In the spirit of this guideline, we have reclaimed our bedroom. No more sharing it with our canine companion. His extra large crate has been moved to the basement, where he will be sleeping now. At least when it is warm. He may be given special privileges to stay upstairs in the back-up crate (located in the office) if the temperature dips too low, like last night.

Monte didn't seem to mind his new sleeping quarters. He was fast asleep and snoring before I made it to bed. This should reduce the amount of blond hair attached to the floor and my pillow. The only disadvantage is that I don't have any place to stack my clothes.

Not So Gentle Leader

It didn't take Monte long to determine where the coolest place in the house was last week - tile floor in the basement. This left him with a difficult decision. Spend his time downstairs, comfortable and away from his pack, or accompany his pack members upstairs and make due with the bathtub. As you can see, people are more important than his comfort.

No such decision the last few days as he has been found huddled in a pile of pillows, sunning himself in the bow window, or curled up at our feet. We will see if his decision changes when it gets really hot.

Working to get Monte comfortable with the Gentle Leader, we have had a few incidents this last week. Generally accepting the new device, it still bothers him at times.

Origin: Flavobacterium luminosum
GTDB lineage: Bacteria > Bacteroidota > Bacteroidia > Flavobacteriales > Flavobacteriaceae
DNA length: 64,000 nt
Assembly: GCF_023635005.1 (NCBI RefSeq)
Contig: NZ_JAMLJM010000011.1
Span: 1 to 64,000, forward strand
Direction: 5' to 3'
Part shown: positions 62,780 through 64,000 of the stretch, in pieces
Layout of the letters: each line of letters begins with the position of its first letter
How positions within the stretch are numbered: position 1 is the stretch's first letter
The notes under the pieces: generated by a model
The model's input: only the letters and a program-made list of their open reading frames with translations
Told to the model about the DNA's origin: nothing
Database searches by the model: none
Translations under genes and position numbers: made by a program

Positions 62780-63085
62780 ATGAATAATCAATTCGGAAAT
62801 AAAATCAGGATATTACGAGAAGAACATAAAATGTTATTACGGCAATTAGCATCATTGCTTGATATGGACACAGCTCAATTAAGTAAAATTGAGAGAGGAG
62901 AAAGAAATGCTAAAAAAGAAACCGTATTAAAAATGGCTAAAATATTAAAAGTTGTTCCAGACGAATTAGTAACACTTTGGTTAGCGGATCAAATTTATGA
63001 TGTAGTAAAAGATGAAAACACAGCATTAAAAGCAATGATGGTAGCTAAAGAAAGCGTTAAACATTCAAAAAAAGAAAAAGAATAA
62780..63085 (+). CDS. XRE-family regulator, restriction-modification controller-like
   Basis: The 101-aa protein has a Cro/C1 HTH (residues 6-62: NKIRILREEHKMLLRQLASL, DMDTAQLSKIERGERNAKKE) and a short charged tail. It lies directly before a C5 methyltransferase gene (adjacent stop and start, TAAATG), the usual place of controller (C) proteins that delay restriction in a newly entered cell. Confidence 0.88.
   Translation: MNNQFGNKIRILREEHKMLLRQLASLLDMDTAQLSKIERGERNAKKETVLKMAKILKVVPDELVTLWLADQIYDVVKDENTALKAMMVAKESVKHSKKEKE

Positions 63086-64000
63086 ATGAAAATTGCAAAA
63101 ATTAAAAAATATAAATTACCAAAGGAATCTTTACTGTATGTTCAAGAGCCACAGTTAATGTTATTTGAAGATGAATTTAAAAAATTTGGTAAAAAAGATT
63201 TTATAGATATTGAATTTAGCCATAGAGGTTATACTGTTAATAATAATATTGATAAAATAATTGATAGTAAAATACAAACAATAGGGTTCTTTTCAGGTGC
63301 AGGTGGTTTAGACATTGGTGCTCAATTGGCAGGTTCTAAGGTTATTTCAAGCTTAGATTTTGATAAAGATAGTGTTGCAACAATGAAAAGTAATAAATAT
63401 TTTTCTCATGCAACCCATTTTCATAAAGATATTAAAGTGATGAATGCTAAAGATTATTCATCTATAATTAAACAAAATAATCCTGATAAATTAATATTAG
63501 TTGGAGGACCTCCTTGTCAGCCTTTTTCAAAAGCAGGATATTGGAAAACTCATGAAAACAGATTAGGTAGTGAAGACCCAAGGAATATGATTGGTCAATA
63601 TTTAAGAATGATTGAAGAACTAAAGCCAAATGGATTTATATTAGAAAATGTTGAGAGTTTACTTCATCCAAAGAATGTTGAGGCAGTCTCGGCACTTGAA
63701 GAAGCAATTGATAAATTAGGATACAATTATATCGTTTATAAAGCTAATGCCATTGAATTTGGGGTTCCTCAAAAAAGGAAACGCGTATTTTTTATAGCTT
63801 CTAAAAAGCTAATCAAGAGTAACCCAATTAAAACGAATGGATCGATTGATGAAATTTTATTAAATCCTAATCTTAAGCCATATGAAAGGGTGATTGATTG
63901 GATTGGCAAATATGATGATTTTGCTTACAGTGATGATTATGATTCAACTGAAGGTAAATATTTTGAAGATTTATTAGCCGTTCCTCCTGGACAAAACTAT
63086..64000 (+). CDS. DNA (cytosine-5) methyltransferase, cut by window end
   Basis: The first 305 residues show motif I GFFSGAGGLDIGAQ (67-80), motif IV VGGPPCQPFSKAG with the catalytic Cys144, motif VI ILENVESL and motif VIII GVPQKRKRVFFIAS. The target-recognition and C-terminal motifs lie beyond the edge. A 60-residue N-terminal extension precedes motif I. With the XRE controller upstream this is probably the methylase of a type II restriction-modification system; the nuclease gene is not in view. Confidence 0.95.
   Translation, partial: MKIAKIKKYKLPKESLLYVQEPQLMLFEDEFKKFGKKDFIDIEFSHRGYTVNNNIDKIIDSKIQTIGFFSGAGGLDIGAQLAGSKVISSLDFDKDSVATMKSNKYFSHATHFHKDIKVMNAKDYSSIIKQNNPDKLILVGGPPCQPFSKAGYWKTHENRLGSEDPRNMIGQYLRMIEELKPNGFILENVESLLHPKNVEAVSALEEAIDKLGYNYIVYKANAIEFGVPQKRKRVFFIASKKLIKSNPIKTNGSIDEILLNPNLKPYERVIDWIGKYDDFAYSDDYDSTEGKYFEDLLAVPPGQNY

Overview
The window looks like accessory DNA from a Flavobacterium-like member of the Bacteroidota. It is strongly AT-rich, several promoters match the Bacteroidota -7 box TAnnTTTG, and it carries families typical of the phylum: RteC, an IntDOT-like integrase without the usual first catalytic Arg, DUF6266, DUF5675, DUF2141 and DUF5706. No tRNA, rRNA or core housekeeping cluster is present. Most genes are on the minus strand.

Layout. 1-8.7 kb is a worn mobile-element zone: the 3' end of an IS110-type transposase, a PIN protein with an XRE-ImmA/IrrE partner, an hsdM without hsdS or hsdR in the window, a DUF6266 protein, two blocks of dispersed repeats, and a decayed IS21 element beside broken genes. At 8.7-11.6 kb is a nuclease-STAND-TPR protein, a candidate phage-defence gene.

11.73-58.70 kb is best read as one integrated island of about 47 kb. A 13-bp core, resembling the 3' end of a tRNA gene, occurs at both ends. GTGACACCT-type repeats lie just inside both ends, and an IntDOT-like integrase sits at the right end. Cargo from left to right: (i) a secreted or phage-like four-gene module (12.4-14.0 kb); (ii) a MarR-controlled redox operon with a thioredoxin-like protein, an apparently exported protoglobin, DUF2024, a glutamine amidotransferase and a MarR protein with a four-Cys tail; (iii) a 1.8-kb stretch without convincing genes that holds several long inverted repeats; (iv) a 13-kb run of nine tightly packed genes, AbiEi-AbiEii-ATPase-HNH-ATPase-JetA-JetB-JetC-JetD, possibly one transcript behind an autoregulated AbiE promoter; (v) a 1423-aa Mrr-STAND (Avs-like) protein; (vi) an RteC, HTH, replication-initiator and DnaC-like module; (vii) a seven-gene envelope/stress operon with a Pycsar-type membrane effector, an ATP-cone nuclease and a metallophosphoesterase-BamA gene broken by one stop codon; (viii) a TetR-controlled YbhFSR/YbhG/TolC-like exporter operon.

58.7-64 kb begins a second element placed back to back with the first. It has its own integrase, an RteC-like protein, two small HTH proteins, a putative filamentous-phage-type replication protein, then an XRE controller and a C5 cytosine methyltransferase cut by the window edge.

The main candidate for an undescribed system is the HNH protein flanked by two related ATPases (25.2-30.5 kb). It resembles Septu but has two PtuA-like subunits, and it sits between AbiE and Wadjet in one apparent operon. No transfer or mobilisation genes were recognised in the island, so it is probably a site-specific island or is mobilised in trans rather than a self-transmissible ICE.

The first incident occurred as we were staring to cross the street. Attempting to readjust or remove the lead with his paw, he stumbled on the curb and must have strained a muscle. He spent the next four days limping around. It was more noticeable after resting, but once he loosened up he was fine. No one even noticed it at OccuPaws training class last week.

At class, we tightened the nose strap a bit and have restarted the acclimation process. Monte's second injury also occurred while walking on the sidewalk. In addition to using his paw to dislodge the lead, he tries to rub it off on my leg or the ground, which is not a big deal on the grass. However, the sidewalk is less forgiving and resulted in a bloody scrape on the top of his nose.

May 8, 2011

Gentle Reminder

We attended the third annual Bark for Life event to raise money for canine and human cancer research. It was held in our backyard, figuratively; only a short five block walk. The event was not well attended, participation has declined every year. Without being involved with the event, we would not have heard about it.